When Sam Altman was suddenly removed as CEO of OpenAI—before being reinstated days later—the company’s board publicly justified the move by saying Altman “was not consistently candid in his communications with the board, hindering its ability to exercise its responsibilities.” In the days since, there has been some reporting on potential reasons for the attempted board coup, but not much in the way of follow-up on what specific information Altman was allegedly less than “candid” about.
Now, in an in-depth piece for The New Yorker, writer Charles Duhigg—who was embedded inside OpenAI for months on a separate story—suggests that some board members found Altman “manipulative and conniving” and took particular issue with the way Altman allegedly tried to manipulate the board into firing fellow board member Helen Toner.
Board “manipulation” or “ham-fisted” maneuvering?
Toner, who serves as director of strategy and foundational research grants at Georgetown University’s Center for Security and Emerging Technology, allegedly drew Altman’s negative attention by co-writing a paper on different ways AI companies can “signal” their commitment to safety through “costly” words and actions. In the paper, Toner contrasts OpenAI’s public launch of ChatGPT last year with Anthropic’s “deliberate deci[sion] not to productize its technology in order to avoid stoking the flames of AI hype.”
She also wrote that, “by delaying the release of [Anthropic chatbot] Claude until another company put out a similarly capable product, Anthropic was showing its willingness to avoid exactly the kind of frantic corner-cutting that the release of ChatGPT appeared to spur.”
Though Toner reportedly apologized to the board for the paper, Duhigg writes that Altman nonetheless started to approach individual board members urging her removal. In those talks, Duhigg says Altman “misrepresented” how other board members felt about the proposed removal, “play[ing] them off against each other by lying about what other people thought,” according to one source “familiar with the board’s discussions.” A separate “person familiar with Altman’s perspective” suggests instead that Altman’s actions were just a “ham-fisted” attempt to remove Toner, and not manipulation.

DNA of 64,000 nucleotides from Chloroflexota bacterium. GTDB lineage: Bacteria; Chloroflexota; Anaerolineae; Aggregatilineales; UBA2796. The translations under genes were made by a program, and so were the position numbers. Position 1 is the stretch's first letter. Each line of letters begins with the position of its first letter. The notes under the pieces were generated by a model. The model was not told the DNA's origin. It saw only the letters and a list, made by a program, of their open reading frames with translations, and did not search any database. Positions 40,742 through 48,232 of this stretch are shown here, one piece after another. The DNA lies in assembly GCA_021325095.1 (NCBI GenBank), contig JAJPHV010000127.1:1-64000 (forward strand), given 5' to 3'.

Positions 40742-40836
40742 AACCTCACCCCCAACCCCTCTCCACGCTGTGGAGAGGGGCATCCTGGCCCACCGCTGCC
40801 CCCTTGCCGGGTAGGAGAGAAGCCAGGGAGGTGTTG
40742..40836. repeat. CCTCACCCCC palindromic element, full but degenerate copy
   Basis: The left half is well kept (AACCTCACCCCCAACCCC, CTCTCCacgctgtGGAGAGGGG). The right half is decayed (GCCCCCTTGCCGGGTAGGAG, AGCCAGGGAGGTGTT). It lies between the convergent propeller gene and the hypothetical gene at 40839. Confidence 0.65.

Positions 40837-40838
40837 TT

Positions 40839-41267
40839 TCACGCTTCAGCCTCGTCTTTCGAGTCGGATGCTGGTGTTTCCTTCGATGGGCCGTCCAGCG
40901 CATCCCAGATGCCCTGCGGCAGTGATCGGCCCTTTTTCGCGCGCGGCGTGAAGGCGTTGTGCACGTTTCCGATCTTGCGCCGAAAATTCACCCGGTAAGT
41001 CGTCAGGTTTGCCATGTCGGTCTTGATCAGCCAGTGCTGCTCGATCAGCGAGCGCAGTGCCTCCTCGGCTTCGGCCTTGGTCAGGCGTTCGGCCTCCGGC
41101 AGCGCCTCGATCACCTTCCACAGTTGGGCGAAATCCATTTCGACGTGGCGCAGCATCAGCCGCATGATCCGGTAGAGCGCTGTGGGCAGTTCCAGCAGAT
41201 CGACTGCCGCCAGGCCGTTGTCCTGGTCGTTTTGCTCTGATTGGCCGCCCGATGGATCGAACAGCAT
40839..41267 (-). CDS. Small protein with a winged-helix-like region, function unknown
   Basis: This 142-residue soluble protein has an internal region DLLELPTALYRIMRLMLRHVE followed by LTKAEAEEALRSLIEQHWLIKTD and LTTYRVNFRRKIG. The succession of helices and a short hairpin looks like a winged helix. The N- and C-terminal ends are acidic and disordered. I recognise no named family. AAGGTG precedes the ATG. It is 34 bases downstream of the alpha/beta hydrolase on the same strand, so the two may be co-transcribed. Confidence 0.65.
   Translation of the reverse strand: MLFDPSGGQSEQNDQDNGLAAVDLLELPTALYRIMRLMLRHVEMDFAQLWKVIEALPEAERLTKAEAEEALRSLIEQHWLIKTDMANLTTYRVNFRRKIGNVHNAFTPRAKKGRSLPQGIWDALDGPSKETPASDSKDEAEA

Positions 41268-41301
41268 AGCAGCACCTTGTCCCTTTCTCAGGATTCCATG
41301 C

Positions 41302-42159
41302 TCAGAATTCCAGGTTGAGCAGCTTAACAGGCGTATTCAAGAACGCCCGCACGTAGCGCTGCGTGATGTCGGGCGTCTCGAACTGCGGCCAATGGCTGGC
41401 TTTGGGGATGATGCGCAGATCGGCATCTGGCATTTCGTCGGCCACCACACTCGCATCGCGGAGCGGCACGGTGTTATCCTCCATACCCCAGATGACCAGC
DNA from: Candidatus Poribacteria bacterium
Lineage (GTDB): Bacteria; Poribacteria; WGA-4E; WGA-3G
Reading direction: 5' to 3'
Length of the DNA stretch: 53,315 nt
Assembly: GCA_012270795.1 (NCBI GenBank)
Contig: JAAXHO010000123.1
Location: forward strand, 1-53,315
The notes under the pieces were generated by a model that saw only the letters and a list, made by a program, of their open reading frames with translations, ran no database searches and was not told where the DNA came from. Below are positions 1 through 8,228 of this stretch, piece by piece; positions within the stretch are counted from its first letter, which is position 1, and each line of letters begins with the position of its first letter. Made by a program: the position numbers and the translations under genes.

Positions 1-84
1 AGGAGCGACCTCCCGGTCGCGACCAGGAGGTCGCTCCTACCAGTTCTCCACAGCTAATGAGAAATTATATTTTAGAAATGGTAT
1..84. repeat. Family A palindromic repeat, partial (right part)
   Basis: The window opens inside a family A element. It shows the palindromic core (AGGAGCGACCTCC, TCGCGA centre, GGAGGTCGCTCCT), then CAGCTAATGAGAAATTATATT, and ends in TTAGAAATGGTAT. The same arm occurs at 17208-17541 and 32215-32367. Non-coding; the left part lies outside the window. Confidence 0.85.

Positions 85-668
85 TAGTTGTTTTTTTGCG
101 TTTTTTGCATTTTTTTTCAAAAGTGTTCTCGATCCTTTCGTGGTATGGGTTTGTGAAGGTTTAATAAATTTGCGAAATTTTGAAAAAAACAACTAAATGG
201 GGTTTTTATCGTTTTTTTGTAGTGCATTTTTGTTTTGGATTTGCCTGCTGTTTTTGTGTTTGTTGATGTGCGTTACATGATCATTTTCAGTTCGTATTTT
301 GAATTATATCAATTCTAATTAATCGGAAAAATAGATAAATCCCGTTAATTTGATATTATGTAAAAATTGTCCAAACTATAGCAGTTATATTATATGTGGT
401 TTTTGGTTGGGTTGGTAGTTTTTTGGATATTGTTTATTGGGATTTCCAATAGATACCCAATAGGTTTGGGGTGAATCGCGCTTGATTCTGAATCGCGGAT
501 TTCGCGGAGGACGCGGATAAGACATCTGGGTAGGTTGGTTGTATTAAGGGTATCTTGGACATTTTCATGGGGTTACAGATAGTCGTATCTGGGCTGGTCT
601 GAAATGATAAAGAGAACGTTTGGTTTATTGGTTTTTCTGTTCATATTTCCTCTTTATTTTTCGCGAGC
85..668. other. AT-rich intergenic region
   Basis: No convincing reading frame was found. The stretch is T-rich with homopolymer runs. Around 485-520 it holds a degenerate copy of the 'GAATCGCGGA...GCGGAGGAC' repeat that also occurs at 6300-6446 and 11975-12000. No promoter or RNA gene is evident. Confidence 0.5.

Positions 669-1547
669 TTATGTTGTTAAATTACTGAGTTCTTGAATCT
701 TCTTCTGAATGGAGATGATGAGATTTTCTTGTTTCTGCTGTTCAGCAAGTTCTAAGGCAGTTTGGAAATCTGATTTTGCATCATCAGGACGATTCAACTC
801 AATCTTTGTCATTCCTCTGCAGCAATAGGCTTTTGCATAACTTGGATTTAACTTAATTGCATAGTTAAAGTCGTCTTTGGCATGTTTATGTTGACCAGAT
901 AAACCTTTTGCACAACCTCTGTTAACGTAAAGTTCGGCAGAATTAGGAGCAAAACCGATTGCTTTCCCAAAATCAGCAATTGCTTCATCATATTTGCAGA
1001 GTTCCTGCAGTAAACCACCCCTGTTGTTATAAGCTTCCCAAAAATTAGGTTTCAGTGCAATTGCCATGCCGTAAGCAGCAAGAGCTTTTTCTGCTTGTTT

That telling would line up with OpenAI COO Brad Lightcap’s statement shortly after the firing that the decision “was not made in response to malfeasance or anything related to our financial, business, safety, or security/privacy practices. This was a breakdown in communication between Sam and the board.” It might also explain why the board wasn’t willing to go into detail publicly about arcane discussions of board politics for which there was little hard evidence.
At the same time, Duhigg’s piece also gives some credence to the idea that the OpenAI board felt it needed to be able to hold Altman “accountable” in order to fulfill its mission to “make sure AI benefits all of humanity,” as one unnamed source put it. If that was their goal, it seems to have backfired completely, with the result that Altman is now as close as you can get to a completely untouchable Silicon Valley CEO.
“It’s hard to say if the board members were more terrified of sentient computers or of Altman going rogue,” Duhigg writes.
The full New Yorker piece is worth a read for more about the history of Microsoft’s involvement with OpenAI and the development of ChatGPT, as well as Microsoft’s own Copilot systems. The piece also offers a behind-the-scenes view into Microsoft’s three-pronged response to the OpenAI drama and the ways the Redmond-based tech giant reportedly found the board’s moves “mind-bogglingly stupid.”